$\mathbb{Z}/n\mathbb{Z}[T]$ and zero divisors

I read the following in wiki, but I can't understand what is meant by "divisor" there.

Notice that $(\mathbb{Z}/2\mathbb{Z})[T]/(T^{2}+1)$ is not a field since it admits a zero divisor $(T+1)^2=T^2+1=0$ (since we work in $\mathbb{Z}/2\mathbb{Z}$ where $2=0$)

I understand that if $a^2 \bmod p = 0$, then $p$ then isn't prime, but what did they mean about "divisor"?

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If your question is what do they mean by zero divisor, then an element $a$ is a zero divisor (note that this is one term), if there is some $b$ such that $ab=0$. i.e. $a$ divides zero. So the ring described has such an element, and hence is not a field. – Joe Tait Aug 22 '12 at 14:36
@Joe The definition requires $\,b\ne 0\,$ (else every element would be a zero-divisor by taking $\,b = 0\,).\ \$ – Bill Dubuque Aug 22 '12 at 15:14
indeed, thank you for pointing that out – Joe Tait Aug 22 '12 at 15:26
@tomasz I didn't mention that because some authors do employ the convention that $\,0\,$ is a zero-divisor (in contexts where this proves convenient). Further, they may assume that the reader will deduce the appropriate convention from the context. – Bill Dubuque Aug 22 '12 at 15:46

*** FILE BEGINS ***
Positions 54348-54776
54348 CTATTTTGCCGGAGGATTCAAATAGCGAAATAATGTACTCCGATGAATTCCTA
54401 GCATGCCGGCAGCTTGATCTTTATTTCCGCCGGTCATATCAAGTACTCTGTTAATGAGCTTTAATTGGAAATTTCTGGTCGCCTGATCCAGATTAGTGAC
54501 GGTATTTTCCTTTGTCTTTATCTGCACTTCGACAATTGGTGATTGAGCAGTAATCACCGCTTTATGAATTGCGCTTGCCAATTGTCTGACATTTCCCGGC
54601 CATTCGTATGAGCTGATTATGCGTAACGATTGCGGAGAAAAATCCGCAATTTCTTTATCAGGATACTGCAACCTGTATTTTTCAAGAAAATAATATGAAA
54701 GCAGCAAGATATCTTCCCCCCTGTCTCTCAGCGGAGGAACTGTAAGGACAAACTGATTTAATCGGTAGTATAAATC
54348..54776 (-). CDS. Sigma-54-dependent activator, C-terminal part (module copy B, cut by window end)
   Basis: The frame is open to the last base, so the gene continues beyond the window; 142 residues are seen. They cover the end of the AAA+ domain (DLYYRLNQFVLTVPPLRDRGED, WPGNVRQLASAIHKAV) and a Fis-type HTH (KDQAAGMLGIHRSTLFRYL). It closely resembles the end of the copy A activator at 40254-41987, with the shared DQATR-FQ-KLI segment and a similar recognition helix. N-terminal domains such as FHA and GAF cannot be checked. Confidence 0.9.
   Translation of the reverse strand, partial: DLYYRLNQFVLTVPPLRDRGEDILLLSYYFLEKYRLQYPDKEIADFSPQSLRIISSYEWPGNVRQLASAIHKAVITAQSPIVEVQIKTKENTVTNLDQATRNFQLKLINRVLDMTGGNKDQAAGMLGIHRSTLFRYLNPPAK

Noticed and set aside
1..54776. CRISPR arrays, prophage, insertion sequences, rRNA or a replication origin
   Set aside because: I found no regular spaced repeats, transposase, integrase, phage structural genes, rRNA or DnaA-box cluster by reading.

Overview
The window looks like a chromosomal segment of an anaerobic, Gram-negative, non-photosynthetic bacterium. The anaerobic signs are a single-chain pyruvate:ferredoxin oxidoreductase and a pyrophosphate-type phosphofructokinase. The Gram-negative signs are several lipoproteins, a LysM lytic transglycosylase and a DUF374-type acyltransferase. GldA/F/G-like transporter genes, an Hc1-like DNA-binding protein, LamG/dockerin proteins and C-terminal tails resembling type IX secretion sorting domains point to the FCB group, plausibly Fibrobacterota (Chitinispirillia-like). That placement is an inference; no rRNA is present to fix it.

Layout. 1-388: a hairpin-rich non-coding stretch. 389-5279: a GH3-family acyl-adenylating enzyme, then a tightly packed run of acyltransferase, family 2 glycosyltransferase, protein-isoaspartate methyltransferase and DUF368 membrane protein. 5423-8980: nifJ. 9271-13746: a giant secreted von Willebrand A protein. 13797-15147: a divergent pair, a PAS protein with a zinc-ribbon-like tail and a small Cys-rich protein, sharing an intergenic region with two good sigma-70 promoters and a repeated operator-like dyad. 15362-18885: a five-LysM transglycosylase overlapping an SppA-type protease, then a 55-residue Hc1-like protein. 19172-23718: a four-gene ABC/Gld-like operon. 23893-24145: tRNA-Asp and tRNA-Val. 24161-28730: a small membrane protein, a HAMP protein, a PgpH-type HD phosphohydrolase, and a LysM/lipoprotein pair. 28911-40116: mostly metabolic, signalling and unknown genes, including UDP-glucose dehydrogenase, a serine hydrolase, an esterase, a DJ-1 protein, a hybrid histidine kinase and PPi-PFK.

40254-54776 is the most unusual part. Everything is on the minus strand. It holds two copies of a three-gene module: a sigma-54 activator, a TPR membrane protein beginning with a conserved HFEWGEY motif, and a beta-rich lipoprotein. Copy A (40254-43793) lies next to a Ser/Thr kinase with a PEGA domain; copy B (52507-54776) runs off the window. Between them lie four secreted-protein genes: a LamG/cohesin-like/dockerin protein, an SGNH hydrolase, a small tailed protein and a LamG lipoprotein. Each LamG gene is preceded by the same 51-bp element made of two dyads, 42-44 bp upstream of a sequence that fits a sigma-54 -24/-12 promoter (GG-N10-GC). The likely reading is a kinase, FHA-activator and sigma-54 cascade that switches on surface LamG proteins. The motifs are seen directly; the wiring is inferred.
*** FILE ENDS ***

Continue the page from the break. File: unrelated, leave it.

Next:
A first thing you need to be aware of is that "zero divisor" is an indivisible [sic] term, and that it is not the same thing as "divisor of $0$". If one allows the general term "divisor" to be applied to $0$ at all, then every element $a$ is a divisor of $0$, since $0$ is a multiple $0a$ of $a$; this does not mean that all elements are zero divisors. – Marc van Leeuwen Aug 22 '12 at 16:10

An nonzero element $a$ of a ring is a zero divisor if there is another nonzero element $b$ such that $ab=0$. In particular, a zero divisor can't have an inverse since otherwise $a^{-1}ab=a^{-1}*0$ hence $b=0$, a contradiction.
That being the case, in your example $a=b=T+1$ is the zero divisor hence is noninvertible and so your ring is not a field.